The "design" of the Megadrive version was literally "This is the Amiga version, you need to make it better than that, no bar at the bottom, full screen."

Amazing. They had no real idea how they wanted to upscale it?
They just wanted it written and out as quickly as possible.

There is one minor (possibly interesting) thing I was going to mention.

On the Megadrive version the high score screen has 9 letters for the name entry (rather than the usual 3 or 8), the only reason I made it that long is because my daugher is called Katherine so I wanted it to fit! And, the cheat unlock is her name backwards, then in game you can press some button combination (I can't remember what it is) and you can get things like extra health/lives/power ups (can't remember exactly).

Also, on the high score screen, putting the cursor on certain letters and pressing the right button combination will give you some automatic names.

The ones I can remember are:
A - Allan (me)
C - Curley (Danny Curley the tester)
D - Danny (Danny Whelan, the Master System programmer)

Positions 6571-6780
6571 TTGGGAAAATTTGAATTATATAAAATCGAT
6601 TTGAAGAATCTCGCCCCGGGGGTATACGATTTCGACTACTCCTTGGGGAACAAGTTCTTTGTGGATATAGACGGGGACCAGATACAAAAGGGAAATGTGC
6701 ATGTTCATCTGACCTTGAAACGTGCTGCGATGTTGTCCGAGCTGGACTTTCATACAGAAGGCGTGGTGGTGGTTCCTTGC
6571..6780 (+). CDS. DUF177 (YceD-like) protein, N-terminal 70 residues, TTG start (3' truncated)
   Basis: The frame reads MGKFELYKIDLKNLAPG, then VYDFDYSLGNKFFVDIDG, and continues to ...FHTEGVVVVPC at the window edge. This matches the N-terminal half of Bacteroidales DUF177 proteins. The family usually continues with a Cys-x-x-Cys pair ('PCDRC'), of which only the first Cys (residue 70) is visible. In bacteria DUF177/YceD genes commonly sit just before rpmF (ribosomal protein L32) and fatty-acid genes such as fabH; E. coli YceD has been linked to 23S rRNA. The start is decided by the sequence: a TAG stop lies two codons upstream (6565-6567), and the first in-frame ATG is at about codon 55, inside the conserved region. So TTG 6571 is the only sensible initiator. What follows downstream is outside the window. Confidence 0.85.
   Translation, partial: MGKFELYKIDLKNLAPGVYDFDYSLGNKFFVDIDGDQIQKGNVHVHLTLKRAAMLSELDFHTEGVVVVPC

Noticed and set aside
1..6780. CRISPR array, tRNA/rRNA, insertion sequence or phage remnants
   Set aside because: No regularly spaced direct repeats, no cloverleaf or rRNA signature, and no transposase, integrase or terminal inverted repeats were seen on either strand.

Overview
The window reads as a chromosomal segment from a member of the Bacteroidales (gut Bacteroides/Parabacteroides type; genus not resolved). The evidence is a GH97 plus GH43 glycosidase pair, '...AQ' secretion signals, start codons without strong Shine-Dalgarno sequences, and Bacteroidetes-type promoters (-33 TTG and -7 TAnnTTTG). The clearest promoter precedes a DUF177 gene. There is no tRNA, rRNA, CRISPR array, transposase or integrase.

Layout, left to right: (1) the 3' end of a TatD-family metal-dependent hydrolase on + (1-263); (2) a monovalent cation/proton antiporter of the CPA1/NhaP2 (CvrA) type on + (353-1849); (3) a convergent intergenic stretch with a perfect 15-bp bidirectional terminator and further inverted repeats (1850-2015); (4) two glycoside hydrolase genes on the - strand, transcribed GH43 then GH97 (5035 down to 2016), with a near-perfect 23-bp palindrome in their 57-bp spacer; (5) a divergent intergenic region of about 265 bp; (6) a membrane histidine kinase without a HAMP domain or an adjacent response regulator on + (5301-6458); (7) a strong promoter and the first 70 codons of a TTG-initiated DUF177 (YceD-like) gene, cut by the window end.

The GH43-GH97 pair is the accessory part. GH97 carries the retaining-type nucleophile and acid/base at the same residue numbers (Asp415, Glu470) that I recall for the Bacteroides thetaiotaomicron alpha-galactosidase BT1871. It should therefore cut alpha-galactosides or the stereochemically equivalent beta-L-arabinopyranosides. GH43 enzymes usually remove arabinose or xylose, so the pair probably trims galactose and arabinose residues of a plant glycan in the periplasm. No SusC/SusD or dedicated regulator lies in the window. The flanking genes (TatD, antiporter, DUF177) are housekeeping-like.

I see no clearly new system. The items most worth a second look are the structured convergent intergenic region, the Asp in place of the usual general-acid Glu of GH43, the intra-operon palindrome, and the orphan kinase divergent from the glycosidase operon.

G - Gary (Gary Vine, he was on the opposite desk to me)
I - Iain (my son)
K - Katherine (my eldest daughter)

That bit about the cheat unlock is great. I don't think anyone knows about that, honestly. What other games have you worked on?

It's nice to get it all written down before it's totally forgotten.


Strider 2 for Megadrive at Tiertex
Indiana Jones 4 - Fate of Atlantis for Megadrive at Tiertex. Unreleased.
Flashback for CDI at Tiertex. Unreleased.

I took a break from games at this point and moved to tools programming:-

"Nintendo 64 Sound Tools" developed for PC at Software Creations.

Then back to games again when they needed a programmer!

Hexen 64 for Nintendo 64 at Software Creations.
Wayne Gretzky's 3D Hockey '98 for Nintendo 64 at Software Creations.
Fifa: Road to the World Cup for Nintendo 64 at Software Creations.
Fifa '98 for Nintendo 64 at Software Creations.